Working with Suse Studio : An exercise in online virtual appliance creation

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SUSE

linuxjournal.com: Making custom Linux distributions can be an arduous task. Luckily, there are companies out there that are looking to make the process more friendly.

Migrating to openSUSE

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SUSE
Ubuntu

dorianpula.ca: I asked people for their recommendations for a good KDE4 Linux distribution. Well after a bit of thought I decided that I would move away from Kubuntu to openSUSE. Why the change?

openSUSE Weekly News, issue 119 is out

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SUSE

We are pleased to announce our openSUSE Weekly News Issue 119.

openSUSE 11.3 Milestone 5:

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SUSE

opensuse.org: Milestone 5 (of 7), a snapshot of the Factory “work in progress” build, leading up to openSUSE 11.3 release in July, is now available for download.

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More in Tux Machines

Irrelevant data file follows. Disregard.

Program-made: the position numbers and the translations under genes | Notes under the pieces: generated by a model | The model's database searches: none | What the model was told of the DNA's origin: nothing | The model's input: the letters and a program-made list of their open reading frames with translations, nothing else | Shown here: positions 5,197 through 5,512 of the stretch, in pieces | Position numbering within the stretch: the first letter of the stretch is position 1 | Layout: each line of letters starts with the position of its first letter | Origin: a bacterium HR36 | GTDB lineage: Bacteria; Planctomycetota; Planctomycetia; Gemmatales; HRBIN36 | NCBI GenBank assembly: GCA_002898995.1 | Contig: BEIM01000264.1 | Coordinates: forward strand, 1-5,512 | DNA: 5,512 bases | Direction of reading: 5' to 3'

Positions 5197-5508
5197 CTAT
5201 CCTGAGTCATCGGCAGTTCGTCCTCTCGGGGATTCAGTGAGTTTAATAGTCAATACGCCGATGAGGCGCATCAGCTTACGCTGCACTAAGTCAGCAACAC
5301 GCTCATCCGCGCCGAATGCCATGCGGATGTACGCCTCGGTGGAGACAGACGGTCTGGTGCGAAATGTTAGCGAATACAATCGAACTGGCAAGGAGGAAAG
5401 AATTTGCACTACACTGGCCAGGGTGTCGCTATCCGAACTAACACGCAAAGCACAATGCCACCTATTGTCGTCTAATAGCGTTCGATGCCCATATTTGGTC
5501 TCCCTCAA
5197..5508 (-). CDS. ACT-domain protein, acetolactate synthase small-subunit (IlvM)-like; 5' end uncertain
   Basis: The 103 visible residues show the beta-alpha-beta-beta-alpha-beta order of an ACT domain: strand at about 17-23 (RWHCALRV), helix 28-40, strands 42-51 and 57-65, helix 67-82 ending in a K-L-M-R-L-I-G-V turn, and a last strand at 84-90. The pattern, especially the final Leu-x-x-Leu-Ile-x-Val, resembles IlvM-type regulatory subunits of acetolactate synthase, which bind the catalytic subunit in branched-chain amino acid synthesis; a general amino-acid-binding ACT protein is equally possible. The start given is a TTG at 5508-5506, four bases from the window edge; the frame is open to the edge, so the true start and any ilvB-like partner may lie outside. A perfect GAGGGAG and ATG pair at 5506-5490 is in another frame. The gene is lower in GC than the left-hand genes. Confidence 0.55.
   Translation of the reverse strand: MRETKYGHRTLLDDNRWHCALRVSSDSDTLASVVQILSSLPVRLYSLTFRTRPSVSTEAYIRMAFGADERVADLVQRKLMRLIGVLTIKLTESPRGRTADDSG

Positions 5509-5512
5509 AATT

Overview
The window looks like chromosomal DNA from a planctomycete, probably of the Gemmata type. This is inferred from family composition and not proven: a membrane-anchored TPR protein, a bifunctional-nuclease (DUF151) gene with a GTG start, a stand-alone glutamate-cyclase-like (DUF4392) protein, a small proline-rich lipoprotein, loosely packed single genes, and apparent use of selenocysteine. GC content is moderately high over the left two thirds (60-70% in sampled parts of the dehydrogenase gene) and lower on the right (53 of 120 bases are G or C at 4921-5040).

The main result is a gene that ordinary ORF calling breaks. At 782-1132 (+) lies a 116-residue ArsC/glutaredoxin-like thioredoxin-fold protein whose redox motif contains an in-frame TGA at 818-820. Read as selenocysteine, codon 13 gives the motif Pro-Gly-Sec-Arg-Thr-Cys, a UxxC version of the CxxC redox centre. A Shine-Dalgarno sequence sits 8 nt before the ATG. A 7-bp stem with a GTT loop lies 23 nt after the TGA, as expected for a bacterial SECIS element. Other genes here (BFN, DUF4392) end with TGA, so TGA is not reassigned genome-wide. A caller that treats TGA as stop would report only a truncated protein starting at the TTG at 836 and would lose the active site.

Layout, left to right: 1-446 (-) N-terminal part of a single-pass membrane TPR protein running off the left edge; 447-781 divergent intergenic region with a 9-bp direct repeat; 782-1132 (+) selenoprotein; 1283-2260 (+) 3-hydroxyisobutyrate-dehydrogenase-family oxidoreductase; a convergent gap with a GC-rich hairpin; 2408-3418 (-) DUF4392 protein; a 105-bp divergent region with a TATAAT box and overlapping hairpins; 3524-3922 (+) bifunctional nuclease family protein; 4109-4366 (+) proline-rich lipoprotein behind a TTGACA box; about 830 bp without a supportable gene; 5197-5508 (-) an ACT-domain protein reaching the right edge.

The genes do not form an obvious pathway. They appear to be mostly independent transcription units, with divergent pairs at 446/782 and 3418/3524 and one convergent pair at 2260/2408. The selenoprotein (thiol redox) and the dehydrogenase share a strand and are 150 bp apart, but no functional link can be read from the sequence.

Security Leftovers

  • Someone is putting lots of work into hacking Github developers [Ed: Dan Goodin doesn't know that everything is under attack and cracking attempts just about all the time?]
    Open-source developers who use Github are in the cross-hairs of advanced malware that has steal passwords, download sensitive files, take screenshots, and self-destruct when necessary.
  • Security Orchestration and Incident Response
    Technology continues to advance, and this is all a changing target. Eventually, computers will become intelligent enough to replace people at real-time incident response. My guess, though, is that computers are not going to get there by collecting enough data to be certain. More likely, they'll develop the ability to exhibit understanding and operate in a world of uncertainty. That's a much harder goal. Yes, today, this is all science fiction. But it's not stupid science fiction, and it might become reality during the lifetimes of our children. Until then, we need people in the loop. Orchestration is a way to achieve that.